Native plants, such as the gorgeous camas lily (Camassia leichtlinii), are an  excellent choice for those trying to sustain and nourish native wildlife populations. Obviously native plants are the best food source for our native wildlife because of their long history of existing side by side. For example the mason bee that is revered for its excellence as a pollinator of spring flowering fruit trees is actually highly specialized to feed on the flowers of the native big leaf maple (Acer macrophyllum). In fact, it only appears in spring over the same period in which the big leaf maple is in flower. In this short window it feeds, mates, lays its eggs and dies. Fortunately the apples, plums and pears are also blooming in this brief window of time.

My biggest caution against the use of native plants is the fact that they are generally very specialized for certain environments. Our urban and rural settings have been so altered from the native conditions that they have very little in common with the original environment. For example I have seen plantings where a well-meaning designer has planted an assortment of native plants in the planting beds of a parking lot. At the best of times parking lots are a hostile environment for plants; for Pacific North West native plants they are death camps. To be successful with native plants one must mimic the environment in which they thrive. Begin with changing the environment back to the native conditions by planting trees and allowing leaves and needles to compost in place before introducing sensitive understory plants.

The vegetable garden is another space where gardeners can enhance the food available to wildlife. Save a bit of space among the carrots and the beans for flowering plants such as calendula or sunflowers. Not only will they provide months of nectar or pollen to insects but they will also drop seeds for hungry birds months hence. Allowing some of the vegetables to flower and set seed is another great way to attract beneficial insects to a garden. Carrots and brassicas are both wonderful food sources for insects.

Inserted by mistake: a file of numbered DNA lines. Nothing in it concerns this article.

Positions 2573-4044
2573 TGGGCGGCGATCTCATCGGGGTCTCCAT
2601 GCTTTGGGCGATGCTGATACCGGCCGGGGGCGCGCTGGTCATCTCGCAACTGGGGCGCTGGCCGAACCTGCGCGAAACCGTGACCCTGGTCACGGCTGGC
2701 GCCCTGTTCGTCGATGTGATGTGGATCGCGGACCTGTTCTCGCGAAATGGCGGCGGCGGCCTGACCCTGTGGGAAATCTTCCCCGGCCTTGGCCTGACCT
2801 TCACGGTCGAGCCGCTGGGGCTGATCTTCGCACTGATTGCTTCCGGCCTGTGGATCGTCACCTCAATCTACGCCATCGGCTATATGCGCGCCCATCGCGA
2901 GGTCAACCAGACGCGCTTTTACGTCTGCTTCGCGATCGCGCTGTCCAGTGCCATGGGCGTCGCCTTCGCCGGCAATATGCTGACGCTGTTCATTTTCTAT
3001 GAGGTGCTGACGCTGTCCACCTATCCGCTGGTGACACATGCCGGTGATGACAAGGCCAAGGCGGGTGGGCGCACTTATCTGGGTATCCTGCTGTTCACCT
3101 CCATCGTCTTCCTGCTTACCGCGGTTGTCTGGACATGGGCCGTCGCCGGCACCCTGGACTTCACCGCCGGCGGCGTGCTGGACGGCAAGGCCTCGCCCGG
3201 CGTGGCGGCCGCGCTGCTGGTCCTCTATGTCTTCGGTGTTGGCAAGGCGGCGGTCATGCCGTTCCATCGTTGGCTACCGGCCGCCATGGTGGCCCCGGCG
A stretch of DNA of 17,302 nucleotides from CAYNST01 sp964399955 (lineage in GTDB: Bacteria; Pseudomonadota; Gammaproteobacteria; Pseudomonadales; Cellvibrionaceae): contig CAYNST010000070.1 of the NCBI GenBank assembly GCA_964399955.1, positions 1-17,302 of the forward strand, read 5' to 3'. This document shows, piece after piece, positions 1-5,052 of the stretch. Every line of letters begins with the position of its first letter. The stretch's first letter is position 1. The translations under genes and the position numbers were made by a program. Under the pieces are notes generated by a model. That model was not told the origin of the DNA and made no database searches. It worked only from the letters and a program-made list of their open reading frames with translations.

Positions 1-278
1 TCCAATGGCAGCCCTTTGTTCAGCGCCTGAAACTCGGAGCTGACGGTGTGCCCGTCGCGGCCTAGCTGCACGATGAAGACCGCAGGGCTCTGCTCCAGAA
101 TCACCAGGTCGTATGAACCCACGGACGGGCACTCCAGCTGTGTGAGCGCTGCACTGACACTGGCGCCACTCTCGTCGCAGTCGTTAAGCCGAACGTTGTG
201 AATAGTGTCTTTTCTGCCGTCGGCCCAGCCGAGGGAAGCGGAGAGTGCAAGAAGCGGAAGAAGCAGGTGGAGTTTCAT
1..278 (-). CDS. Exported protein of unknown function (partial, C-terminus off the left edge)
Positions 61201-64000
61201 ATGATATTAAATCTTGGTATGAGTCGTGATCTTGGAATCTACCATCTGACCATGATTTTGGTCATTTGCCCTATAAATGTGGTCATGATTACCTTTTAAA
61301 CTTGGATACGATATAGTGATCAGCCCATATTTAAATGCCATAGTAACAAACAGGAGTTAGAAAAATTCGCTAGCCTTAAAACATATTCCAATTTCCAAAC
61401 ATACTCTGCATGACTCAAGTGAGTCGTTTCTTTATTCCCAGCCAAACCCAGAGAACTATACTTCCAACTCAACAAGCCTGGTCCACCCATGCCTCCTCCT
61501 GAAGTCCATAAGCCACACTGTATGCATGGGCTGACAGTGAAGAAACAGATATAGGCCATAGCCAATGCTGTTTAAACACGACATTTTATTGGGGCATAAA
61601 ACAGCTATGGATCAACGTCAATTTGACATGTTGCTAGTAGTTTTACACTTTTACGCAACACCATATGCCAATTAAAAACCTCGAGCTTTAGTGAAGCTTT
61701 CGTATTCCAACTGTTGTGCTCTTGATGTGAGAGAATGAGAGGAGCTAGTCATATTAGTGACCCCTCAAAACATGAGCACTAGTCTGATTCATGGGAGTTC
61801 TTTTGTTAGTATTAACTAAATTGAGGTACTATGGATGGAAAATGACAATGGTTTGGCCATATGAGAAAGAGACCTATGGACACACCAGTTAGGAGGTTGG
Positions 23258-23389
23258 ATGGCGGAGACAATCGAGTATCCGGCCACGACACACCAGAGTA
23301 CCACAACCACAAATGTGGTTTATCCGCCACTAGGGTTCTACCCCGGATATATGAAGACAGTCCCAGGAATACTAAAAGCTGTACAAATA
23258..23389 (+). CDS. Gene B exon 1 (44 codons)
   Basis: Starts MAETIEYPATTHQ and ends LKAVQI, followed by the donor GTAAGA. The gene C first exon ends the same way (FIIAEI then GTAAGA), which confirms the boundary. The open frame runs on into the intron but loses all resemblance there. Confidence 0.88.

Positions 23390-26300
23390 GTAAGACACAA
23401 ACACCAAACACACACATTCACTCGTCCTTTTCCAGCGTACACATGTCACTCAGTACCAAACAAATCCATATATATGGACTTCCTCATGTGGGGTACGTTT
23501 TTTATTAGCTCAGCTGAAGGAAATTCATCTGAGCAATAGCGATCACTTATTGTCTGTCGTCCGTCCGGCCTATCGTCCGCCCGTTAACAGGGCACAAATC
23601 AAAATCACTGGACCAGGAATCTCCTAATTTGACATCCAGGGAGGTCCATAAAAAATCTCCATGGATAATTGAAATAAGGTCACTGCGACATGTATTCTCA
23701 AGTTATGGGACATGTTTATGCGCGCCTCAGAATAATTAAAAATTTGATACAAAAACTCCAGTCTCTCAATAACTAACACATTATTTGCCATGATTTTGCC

Red echinacea flower with bee.

The tidy gardener is not a friend to wildlife. The best havens for wildlife are those gardens that mimic plants in their natural environment. That means that perennials are allowed to die down in the fall and are left as long as possible without being cut back until spring. Leaves are allowed to lie in the beds and decompose into the soil providing rich nutrients to the soil organisms while providing bedding and protection for overwintering insects. Where this may not be feasible for all parts of the yard, allow it to occur in some areas. Many gardeners will provide housing and insect shelters in the form of mason bee logs, bug hotels or bat houses.

There are rich rewards for the gardener that is deliberate about nurturing and maintaining wildlife. These rewards are the moments that unfold in the garden as hummingbirds or butterflies, or bees, or any other creature drift in and out of the scene and every second is different for the last. In fact the gardener that fed the soil and tended the plants now becomes a participant in the minute dramas of the space they call their garden. A garden that because of its richness and diversity enriches and restores the gardener!

Some of these images above are from my Lake House Design. You can learn more about this project and other pollinator friendly designs in my design portfolio.